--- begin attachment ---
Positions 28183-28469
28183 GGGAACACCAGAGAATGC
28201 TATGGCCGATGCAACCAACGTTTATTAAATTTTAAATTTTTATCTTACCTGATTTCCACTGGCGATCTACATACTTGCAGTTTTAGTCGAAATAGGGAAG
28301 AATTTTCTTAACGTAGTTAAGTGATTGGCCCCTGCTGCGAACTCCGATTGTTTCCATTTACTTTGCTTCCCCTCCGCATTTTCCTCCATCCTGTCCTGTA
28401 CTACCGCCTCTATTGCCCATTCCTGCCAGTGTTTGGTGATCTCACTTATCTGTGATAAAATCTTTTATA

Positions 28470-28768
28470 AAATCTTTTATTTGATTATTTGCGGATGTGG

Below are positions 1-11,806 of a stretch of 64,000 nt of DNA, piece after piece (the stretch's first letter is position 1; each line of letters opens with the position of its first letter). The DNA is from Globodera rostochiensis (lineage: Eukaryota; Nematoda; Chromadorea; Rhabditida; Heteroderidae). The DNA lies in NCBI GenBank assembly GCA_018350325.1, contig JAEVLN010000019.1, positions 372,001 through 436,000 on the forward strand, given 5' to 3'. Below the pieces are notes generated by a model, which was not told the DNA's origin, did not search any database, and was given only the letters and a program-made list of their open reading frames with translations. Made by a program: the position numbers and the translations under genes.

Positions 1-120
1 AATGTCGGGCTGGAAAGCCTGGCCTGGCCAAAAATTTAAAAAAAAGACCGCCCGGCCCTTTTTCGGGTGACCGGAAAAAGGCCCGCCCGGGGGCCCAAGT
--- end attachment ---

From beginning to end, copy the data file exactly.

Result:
Positions 28183-28469
28183 GGGAACACCAGAGAATGC
28201 TATGGCCGATGCAACCAACGTTTATTAAATTTTAAATTTTTATCTTACCTGATTTCCACTGGCGATCTACATACTTGCAGTTTTAGTCGAAATAGGGAAG
28301 AATTTTCTTAACGTAGTTAAGTGATTGGCCCCTGCTGCGAACTCCGATTGTTTCCATTTACTTTGCTTCCCCTCCGCATTTTCCTCCATCCTGTCCTGTA
28401 CTACCGCCTCTATTGCCCATTCCTGCCAGTGTTTGGTGATCTCACTTATCTGTGATAAAATCTTTTATA

Positions 28470-28768
28470 AAATCTTTTATTTGATTATTTGCGGATGTGG

Below are positions 1-11,806 of a stretch of 64,000 nt of DNA, piece after piece (the stretch's first letter is position 1; each line of letters opens with the position of its first letter). The DNA is from Globodera rostochiensis (lineage: Eukaryota; Nematoda; Chromadorea; Rhabditida; Heteroderidae). The DNA lies in NCBI GenBank assembly GCA_018350325.1, contig JAEVLN010000019.1, positions 372,001 through 436,000 on the forward strand, given 5' to 3'. Below the pieces are notes generated by a model, which was not told the DNA's origin, did not search any database, and was given only the letters and a program-made list of their open reading frames with translations. Made by a program: the position numbers and the translations under genes.

Positions 1-120
1 AATGTCGGGCTGGAAAGCCTGGCCTGGCCAAAAATTTAAAAAAAAGACCGCCCGGCCCTTTTTCGGGTGACCGGAAAAAGGCCCGCCCGGGGGCCCAAGT